Demonetisation Survival Guide for SMEs/ By Praveen Kutty (Head – Retail banking & SME’s, DCB Bank)

The demonetisation initiative has had an impact on every segment of our economy. When a largely cash dependent large economy makes a sudden transition to being a near cashless society, tremors are bound to felt all across. Obviously some sectors are more impacted than the others – SME segment being one of them. SMEs that are in the wholesale and retail trade of consumer goods, producers and dealers of perishable products, commercial vehicle business and real estate developers, in particular will need to quickly adapt to the changed environment to survive and succeed.

The new currency will take some time to replace a meaningful chunk of the withdrawn currency. The immediate impact resulting from lower cash supply is a moderation of demand. Let us take the example of a retailer of consumer goods. Despite having money in a bank account, consumers may not have the means to make a purchase. This could be because of low awareness on the use of the debit card and possibly the lack of infrastructure at the merchant establishment to accept funds electronically. Interestingly, with over 25 crore Jan Dhan accounts being opened, 60% of our population have a bank account. The retailer can now educate and provide strong alternatives to cash. Arming the retailers with low cost smart phone linked point of sale terminals is a significant step to improving their sales while getting the nation closer to the goal of cash less economy.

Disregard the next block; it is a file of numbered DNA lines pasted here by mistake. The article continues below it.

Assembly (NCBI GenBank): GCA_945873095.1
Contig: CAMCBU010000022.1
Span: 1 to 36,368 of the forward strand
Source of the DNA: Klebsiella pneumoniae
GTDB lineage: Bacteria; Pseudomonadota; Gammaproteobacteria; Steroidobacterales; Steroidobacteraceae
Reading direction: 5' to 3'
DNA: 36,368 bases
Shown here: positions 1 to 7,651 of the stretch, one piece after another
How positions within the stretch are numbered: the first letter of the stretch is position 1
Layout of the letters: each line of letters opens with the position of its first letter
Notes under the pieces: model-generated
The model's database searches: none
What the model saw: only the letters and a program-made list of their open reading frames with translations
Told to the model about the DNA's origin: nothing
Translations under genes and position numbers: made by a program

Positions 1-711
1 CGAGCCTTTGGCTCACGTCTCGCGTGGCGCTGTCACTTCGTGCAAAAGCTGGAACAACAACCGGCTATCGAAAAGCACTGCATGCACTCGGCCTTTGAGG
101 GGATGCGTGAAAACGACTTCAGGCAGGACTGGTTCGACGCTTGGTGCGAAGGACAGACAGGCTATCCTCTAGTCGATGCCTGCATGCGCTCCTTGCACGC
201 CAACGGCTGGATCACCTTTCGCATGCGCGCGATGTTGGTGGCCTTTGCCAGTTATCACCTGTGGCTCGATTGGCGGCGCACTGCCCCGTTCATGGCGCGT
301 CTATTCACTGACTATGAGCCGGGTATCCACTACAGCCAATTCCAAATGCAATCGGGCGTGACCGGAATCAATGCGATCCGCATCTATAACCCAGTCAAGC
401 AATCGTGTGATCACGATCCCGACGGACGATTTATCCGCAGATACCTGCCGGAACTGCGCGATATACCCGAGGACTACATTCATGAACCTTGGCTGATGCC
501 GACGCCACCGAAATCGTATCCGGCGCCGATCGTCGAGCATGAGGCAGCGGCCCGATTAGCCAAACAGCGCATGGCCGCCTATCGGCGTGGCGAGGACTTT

Many of these sectors also employ unorganised or casual labour who is paid wages in cash. Productive hours are wasted in standing in queues to obtain cash. Take the example of a commercial vehicle fleet owner whose business is predominantly cash based. The owner gives lump sum cash amount to the truck driver which covers his wages, the fuel for the truck and the incidentals for the trip. The shortage of usable currency puts the brake on his business. In such situations use of mobile wallets and prepaid cards are quick, easy to procure and easy to use. More importantly, acceptance of electronic funds has become ubiquitous and is no longer the preserve of high end merchants.

The SME segment has both the formal and informal segment. They are inextricably intertwined to form a seamless value chain. The move to a near cashless economy will bring more and more of the informal segment into the formal segment. This will result in higher degree of transparency. Add to this mix the higher liquidity the banking industry is enjoying and the result would be a larger base of lendable SMEs and lower cost of borrowing.

Lastly, the demonetisation should be seen along with the new regulations which have been brought about, in particular the Real Estate Regulation and Development Act (RERA), the Benami Transaction Act and the GST. The transition to a more formal segment will incur cost and discomfort in the short run, however the benefits brought about on account of greater efficiency and transparency will be much higher in the long term, if adopted early and adopted well.

Friday, December 30, 2016